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Hagiography
A hagiography (/ˌhæɡiˈɒɡrəfi/; from Greek ἅγιος, hagios, meaning 'holy', and -γραφία, -graphia, meaning 'writing')[1] is a biography of a saint or an ecclesiastical leader. The term hagiography may be used to refer to the biography of a saint or highly developed spiritual being in any of the world's spiritual traditions. Christian
Christian
hagiographies focus on the lives, and notably the miracles, ascribed to men and women canonized by the Roman Catholic church, the Eastern Orthodox Church, the Oriental Orthodox churches, and the Church of the East
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Grendel's Mother
Grendel's mother
Grendel's mother
(Old English: Grendles mōðor) is one of three antagonists in the anonymous Old English
Old English
poem Beowulf
Beowulf
(c. 700–1000 AD). The other antagonists are Grendel
Grendel
and the dragon, all aligned in opposition to the hero Beowulf. She is introduced in lines 1258b to 1259a as: "Grendles modor/ides, aglæcwif." Grendel's mother, who is never given a name in the text, is the subject of ongoing controversy among medieval scholars. This is due to the ambiguity of a few words in Old English
Old English
which appear in the original Beowulf
Beowulf
manuscript
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Western Europe
Western Europe
Europe
is the region comprising the western part of Europe. Below, some different geographic, geopolitical and cultural definitions of the term are outlined. Significant historical events that have shaped the concept of Western Europe
Europe
include the rise of Rome, the adoption of Greek cultu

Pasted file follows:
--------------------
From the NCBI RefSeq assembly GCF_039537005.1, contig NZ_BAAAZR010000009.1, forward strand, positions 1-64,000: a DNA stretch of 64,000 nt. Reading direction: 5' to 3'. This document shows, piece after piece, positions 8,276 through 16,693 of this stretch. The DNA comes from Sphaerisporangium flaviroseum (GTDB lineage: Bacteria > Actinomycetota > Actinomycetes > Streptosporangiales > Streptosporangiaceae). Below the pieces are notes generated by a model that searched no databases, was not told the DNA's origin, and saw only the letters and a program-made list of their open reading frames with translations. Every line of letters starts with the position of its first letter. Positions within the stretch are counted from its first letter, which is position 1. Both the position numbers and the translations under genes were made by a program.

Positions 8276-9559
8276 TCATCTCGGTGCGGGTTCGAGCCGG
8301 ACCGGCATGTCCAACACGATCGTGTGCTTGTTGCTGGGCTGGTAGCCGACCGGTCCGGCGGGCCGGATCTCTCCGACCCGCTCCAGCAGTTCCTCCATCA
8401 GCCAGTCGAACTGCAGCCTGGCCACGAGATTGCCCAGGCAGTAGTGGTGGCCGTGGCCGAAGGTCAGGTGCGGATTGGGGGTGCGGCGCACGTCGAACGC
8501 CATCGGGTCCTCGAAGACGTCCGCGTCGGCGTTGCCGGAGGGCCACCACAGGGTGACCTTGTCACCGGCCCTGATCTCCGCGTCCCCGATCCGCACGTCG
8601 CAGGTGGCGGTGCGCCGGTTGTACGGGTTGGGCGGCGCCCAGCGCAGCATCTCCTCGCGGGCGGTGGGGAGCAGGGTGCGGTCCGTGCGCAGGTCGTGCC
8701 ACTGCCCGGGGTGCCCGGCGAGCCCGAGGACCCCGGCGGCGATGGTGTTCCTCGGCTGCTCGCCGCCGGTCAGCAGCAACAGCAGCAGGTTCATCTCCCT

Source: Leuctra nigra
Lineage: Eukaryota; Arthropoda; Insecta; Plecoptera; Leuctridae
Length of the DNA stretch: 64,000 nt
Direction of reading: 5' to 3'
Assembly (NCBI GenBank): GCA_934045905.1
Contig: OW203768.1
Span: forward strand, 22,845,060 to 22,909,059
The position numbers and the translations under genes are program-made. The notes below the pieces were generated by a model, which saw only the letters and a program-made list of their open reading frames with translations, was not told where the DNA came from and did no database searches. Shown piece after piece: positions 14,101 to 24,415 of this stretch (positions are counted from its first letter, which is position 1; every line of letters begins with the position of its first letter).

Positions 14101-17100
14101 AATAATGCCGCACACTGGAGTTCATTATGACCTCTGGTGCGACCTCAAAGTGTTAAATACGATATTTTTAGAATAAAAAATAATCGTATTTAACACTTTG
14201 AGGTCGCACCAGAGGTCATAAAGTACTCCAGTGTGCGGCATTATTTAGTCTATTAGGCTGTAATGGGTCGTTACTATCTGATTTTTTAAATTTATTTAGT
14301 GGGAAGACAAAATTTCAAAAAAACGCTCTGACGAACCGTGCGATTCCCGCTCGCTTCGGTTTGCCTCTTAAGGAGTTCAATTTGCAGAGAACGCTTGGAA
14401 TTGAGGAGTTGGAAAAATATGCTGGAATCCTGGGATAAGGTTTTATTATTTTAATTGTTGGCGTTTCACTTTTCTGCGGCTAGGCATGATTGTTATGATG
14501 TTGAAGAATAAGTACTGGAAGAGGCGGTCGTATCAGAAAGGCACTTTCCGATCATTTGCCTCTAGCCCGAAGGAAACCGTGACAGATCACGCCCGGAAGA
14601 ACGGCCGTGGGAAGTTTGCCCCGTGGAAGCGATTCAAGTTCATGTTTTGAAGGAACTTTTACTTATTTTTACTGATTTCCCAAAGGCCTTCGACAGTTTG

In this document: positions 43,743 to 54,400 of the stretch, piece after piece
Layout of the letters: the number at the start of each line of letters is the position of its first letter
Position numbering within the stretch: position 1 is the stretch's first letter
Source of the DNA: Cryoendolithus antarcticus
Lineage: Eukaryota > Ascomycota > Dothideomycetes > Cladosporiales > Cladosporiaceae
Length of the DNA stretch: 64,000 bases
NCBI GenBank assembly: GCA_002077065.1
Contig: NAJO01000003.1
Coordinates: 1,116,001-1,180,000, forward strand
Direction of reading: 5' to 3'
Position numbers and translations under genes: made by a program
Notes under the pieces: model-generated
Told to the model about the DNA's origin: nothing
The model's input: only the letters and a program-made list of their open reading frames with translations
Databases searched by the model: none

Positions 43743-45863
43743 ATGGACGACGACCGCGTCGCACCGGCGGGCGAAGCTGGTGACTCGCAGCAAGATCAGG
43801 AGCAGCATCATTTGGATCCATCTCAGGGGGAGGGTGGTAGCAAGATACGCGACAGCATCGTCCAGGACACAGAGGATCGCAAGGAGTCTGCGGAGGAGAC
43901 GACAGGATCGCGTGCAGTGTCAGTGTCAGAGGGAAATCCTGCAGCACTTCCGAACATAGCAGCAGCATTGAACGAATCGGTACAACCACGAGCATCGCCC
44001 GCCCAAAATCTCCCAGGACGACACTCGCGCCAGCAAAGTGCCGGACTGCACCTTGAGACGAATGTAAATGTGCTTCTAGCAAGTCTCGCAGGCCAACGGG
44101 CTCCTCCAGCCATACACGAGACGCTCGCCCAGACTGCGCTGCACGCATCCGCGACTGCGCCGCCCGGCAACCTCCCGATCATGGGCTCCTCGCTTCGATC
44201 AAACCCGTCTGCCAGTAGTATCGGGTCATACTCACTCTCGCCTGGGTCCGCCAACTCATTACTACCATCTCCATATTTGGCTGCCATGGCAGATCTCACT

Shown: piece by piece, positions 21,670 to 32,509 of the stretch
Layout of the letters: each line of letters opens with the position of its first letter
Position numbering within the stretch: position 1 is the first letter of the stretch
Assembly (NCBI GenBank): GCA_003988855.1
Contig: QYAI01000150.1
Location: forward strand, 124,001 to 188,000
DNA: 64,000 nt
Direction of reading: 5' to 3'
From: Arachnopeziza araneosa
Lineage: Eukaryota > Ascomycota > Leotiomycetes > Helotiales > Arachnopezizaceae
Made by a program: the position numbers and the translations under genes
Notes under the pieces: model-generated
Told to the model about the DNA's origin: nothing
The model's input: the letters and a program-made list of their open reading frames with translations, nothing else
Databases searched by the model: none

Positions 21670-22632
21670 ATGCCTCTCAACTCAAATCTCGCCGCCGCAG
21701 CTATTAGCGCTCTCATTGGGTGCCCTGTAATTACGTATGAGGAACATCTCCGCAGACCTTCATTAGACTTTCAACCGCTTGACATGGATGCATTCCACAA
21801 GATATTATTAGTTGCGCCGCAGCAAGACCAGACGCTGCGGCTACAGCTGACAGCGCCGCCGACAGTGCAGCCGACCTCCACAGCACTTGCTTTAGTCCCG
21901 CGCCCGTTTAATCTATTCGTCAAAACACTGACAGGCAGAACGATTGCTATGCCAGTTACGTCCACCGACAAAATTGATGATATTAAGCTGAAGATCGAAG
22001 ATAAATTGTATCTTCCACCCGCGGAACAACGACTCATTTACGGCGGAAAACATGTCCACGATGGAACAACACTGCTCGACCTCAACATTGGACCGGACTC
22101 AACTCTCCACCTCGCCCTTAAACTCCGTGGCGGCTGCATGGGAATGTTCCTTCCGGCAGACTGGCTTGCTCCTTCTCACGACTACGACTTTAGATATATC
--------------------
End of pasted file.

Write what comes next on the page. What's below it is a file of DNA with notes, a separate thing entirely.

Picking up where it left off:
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Literary Genre
A literary genre is a category of literary composition. Genres may be determined by literary technique, tone, content, or even (as in the case of fiction) length. The distinctions between genres and categories are flexible and loosely defined, often with subgroups. The most general genres in literature are (in loose chronological order) epic, tragedy,[1] comedy, and creative nonfiction.[citation needed] They can all be in the form of prose or poetry. Additionally, a genre such as satire, allegory or pastoral might appear in any of the above, not only as a subgenre (see below), but as a mixture of genres. Finally, they are defined by the general cultural movement of the historical period in which they were composed. Genre
Genre
should not be confused with age categories, by which literature may be classified as either adult, young adult, or children's
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Christian
A Christian
Christian
(/ˈkrɪstʃən, -tiən/ ( listen)) is a person who follows or adheres to Christianity, an Abrahamic, monotheistic religion based on the life and teachings of Jesus
Jesus
Christ
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Menaion
The Menaion
Menaion